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Government deals lift IT firm's earnings

Shares of CACI International jump after the information technology services company reports record results for the quarter ended Dec. 31, largely the result of federal contracts.

Shares of CACI International jumped nearly 5 percent Thursday after the information technology services company reported record results for the quarter ended Dec. 31.

Amid a surge in its business with the federal government, Arlington, Va.-based CACI said its revenue for the quarter increased 26 percent year-over-year to $204.5 million and its income from continuing operations rose 45 percent year-over-year to $10.6 million, or 36 cents per diluted share. The company's net income for the quarter was $10.6 million, up from $6 million during the year-ago period.

"Like the previous quarter, this quarter was characterized by increasing levels of demand for our services by our government customers who are key in providing and supporting our nation's defense, intelligence and homeland security needs," CEO J.P. London said in a statement.

CACI's revenue from continuing operations this quarter from the Department of Defense and federal civilian agencies rose 26.7 percent year-over-year to $187.4 million. Contracts with the federal government make up 91.6 percent of CACI's revenue from continuing operations.

The company also upped its guidance for its fiscal year ending June 2003. CACI now expects to deliver diluted earnings per share for the year in the range of $1.43 to $1.48. Previously, the company had forecast diluted earnings per share in the range of $1.39 to $1.44. Prior to Thursday's revision, Wall Street analysts on average had been expecting the company to earn $1.43 for the year.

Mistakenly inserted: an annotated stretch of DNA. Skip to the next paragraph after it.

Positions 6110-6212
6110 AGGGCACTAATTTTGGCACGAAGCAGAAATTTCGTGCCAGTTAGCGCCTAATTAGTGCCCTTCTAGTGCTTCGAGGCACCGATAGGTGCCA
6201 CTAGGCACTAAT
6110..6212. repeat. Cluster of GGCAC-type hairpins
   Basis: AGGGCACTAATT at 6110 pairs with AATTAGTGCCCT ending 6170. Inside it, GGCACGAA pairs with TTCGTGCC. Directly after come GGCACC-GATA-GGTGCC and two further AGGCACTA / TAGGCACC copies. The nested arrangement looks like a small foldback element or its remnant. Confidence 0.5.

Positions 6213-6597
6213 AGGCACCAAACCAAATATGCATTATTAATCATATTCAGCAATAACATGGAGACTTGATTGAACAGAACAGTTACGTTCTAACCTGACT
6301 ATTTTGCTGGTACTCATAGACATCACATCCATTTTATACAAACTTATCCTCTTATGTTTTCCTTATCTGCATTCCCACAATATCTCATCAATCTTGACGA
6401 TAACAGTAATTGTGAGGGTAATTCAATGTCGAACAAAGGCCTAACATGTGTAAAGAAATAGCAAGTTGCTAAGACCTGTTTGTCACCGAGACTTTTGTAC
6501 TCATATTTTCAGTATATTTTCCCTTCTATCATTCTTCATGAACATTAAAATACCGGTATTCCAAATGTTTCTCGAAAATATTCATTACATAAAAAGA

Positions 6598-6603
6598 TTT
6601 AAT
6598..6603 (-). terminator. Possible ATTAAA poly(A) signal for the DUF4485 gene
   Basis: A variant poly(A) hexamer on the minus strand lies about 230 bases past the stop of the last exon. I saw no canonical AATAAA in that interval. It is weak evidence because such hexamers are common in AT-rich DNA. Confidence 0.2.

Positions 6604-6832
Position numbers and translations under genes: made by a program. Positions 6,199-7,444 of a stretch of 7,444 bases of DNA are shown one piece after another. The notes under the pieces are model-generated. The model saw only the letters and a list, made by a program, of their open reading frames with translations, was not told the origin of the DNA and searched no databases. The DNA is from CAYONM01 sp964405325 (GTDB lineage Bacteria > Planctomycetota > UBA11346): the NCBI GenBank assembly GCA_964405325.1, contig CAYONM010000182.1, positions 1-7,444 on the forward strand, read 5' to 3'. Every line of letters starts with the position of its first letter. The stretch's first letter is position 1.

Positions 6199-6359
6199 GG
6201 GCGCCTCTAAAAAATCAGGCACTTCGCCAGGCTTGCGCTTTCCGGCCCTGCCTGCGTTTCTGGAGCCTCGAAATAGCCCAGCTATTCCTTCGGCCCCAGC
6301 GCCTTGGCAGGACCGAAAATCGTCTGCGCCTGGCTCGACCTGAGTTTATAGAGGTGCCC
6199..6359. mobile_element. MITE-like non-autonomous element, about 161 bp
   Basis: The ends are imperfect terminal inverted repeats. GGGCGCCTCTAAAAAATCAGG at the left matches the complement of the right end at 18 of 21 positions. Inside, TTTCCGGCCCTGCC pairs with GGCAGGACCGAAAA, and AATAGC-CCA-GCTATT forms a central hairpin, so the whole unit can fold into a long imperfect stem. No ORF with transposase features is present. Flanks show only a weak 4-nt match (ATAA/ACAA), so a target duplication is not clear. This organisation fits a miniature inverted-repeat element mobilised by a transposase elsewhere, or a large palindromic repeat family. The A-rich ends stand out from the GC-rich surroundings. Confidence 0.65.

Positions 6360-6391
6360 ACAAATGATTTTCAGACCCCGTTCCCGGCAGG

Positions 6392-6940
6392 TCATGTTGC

Shares of the IT services company on Thursday rose $1.73, or 4.86 percent, to close at $37.35.

CACI is one of many IT services companies gunning for a share of the government's IT budget, which is growing thanks partly to a focus on homeland security. Other companies competing for federal IT contracts include Electronic Data Systems, Computer Sciences and Accenture. The Bush Administration has proposed spending $59.1 billion on information technology in federal fiscal year 2004, a 12.4 percent increase from 2003. Federal fiscal year 2004 begins Oct. 1, 2003.

The company is hoping to get a bigger piece of the federal IT pie through acquisitions. During the past quarter, it swallowed Acton Burnell, an information technology company focused on federal government contract work whose fiscal 2002 revenue totaled $28.4 million.

On Thursday, CACI discussed another potential acquisition. It said Thursday that during the quarter it signed a letter of intent to acquire the stock of a company that provides IT and training services in support of federal military and intelligence operations and homeland security initiatives.

CACI had revenue of $681.9 million in its fiscal year 2002. It employs about 5,900 people.

CACI's shares Thursday outperformed technology stocks generally and the overall market. CNET's Tech Index rose 1.35 percent to 1,003.09, the Nasdaq composite index increased 2.12 percent to 1,388.27, and the Standard & Poor's 500 stock index added 1.02 percent to 887.34.